The disapproval of your friend group is worse when it’s coming from your partner, whose opinion usually means more than anyone else’s. “This is the person that we love and trust the most, so their assessment of others around us matters to us,” says psychologist Nikki Martinez, PsyD, LCPC.” We want to know that they agree that someone is a good person, that they are likable, and that they enjoy being around them,” she says.

One possible reason we may be bumping into this problem more and more in recent years is that dating patterns have shifted from in-person to online. So whereas we used to meet people at parties or through friends, where there was already a built-in connection and like-mindedness, increasingly we’re meeting people on dating sites and apps, where there’s no such framework.

This Internet lens can be tricky to navigate, as your partner gets to know your friends not at a bar or a BBQ but via their profiles and posts, which can be heavily curated. “Social media does not provide a realistic view of another person’s life, as they are posting the best-looking or most exciting pictures and status updates about their lives,” Geter says. “Since there is a screen between you and the rest of the world, humans are more likely to make comments they typically wouldn’t make in person or they can avoid conflict resolution with one click of a button or closing a window.”

So is your marriage doomed if your husband isn’t a fan of your BFFs? Definitely not, according to Geter and Martinez, but you might have to manage expectations on both sides. One key way to approach it is to have couple friends and individual friends, neither of which have to mingle.

In fact, it’s a good idea to have your own set of pals for support. “I encourage women to have friends outside of the couple relationship as well as hobbies outside of her husband’s interest. Not only does this allow distance for you to miss your husband, but it also provides opportunities for sharing when you are together,” Geter says. “Since you have your own personal friend group outside of the couple friend group, this may limit how often your husband is around those friends.”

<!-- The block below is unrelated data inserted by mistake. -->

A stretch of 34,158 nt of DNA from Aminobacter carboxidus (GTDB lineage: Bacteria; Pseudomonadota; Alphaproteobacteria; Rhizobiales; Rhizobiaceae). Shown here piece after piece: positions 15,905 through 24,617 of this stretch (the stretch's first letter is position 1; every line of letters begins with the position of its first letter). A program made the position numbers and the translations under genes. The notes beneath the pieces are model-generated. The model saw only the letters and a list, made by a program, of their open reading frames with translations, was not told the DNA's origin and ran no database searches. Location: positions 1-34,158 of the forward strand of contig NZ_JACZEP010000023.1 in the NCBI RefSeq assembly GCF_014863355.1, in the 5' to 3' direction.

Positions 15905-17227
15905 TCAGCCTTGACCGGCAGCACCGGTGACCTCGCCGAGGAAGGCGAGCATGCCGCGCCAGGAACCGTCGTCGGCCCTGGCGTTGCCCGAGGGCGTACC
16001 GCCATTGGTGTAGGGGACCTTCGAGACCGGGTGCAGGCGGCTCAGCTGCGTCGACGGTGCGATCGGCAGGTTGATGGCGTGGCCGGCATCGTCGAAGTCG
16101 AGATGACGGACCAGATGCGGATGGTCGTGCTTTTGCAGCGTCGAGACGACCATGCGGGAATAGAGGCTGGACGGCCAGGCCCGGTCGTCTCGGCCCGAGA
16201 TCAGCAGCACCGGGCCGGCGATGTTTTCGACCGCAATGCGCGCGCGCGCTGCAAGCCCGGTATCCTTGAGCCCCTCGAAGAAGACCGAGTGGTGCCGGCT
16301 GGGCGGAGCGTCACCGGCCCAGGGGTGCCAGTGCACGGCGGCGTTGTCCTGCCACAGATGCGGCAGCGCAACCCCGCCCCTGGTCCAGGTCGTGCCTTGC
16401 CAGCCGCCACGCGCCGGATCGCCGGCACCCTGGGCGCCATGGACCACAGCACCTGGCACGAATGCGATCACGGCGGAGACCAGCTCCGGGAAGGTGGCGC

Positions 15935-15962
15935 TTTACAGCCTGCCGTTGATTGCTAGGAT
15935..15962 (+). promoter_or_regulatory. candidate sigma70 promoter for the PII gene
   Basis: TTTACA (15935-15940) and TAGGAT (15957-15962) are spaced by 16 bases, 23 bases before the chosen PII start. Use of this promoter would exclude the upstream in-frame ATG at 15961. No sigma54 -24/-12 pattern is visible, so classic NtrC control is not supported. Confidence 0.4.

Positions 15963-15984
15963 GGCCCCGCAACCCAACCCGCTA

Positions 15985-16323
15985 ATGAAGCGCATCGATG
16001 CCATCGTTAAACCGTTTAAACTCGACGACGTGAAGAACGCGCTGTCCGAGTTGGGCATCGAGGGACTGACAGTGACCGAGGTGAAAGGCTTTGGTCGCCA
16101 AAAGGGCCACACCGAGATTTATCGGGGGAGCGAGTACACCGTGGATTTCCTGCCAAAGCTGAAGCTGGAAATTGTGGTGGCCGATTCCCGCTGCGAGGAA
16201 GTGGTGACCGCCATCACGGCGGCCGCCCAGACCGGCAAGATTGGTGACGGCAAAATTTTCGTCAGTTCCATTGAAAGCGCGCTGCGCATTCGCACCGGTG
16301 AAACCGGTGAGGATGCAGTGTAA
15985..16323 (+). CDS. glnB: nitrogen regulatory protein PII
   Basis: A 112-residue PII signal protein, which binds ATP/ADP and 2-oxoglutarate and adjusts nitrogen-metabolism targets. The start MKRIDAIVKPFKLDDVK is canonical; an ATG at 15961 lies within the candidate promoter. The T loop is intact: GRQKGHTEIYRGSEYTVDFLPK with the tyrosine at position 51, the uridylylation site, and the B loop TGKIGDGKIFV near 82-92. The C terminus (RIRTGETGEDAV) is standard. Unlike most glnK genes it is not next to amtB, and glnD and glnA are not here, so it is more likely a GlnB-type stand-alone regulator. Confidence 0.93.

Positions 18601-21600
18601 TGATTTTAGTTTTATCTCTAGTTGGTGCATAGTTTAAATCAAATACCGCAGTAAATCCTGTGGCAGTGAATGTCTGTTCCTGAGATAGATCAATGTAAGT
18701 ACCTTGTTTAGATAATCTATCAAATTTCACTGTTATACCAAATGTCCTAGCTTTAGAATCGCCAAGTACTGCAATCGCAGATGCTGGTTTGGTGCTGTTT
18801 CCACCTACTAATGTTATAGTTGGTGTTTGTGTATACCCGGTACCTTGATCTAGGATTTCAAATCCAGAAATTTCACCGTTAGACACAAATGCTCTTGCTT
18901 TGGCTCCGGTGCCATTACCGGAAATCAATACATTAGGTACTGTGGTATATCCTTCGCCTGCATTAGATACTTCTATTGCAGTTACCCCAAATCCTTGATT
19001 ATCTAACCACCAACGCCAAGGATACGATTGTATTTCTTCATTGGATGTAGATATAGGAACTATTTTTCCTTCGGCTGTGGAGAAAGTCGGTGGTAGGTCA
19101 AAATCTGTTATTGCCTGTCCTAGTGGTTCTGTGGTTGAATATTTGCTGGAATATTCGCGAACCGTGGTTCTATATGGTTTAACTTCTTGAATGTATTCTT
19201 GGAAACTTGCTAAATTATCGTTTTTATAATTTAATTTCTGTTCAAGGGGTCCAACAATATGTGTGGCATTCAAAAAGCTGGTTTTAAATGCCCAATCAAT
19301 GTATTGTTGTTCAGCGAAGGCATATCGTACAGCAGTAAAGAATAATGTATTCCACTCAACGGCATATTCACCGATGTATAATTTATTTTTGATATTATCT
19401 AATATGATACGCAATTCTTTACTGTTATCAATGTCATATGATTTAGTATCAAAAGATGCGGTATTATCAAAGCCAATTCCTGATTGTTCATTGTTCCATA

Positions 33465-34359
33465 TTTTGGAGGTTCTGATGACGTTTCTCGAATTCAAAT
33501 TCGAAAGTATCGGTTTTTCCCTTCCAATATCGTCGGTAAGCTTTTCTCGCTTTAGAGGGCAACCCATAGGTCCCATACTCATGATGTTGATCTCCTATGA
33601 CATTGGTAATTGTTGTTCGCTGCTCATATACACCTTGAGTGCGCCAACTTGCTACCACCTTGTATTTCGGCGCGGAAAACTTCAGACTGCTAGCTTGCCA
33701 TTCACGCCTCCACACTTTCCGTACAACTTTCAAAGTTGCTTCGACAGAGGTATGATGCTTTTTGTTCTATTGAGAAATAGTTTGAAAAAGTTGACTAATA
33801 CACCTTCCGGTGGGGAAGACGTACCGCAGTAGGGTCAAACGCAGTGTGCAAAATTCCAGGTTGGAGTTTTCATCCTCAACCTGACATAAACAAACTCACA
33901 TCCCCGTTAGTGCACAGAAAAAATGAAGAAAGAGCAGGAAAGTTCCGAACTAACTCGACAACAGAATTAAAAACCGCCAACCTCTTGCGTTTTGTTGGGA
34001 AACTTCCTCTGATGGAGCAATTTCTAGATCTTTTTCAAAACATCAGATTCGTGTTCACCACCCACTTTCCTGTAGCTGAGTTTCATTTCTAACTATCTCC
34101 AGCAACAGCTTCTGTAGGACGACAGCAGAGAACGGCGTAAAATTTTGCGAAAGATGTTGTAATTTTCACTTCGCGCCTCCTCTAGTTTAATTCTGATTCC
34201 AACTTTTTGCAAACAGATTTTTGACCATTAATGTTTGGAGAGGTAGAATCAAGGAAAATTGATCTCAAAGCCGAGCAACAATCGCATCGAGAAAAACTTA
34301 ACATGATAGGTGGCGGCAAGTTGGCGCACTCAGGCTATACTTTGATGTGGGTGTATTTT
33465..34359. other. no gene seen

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From: Reader’s Digest by Lindsay Tigar

Is It Normal to Have a Crush When You’re in a Relationship?

Certain (annoying) people love to brag about how they tell their partner everything, as if a 100 percent disclosure rate is the key to a perfectly healthy relationship (it isn’t). There are some things you don’t necessarily need to tell your partner — like, for instance, how you think the guy who always spells your name wrong on your Starbucks cup is actually really cute. A spoiler: Having little crushes on people, even when you’re in the happiest relationship of your life, is both very common, and very normal. But if the feelings persist or you feel tempted to cross a line, those feelings are a sign that you need to ask yourself how happy you actually are with your current partner.

To ease everyone’s general concern about which feelings you’re allowed to have when you’re in a relationship, Rachel Sussman, a New York-based therapist and relationship expert, cleared up the air when it comes to the very messy territory of navigating extra-relationship crushes.

Drawing a line between crush and Crush

The definition of “having a crush” is extremely broad. A crush can be something as simple and light as a flittery feeling in your chest when you notice the cute barista is working at your local coffeeshop, or a deeper feeling of near-infatuation you feel for your “friend” in class who you’ve been studying with on a more frequent basis.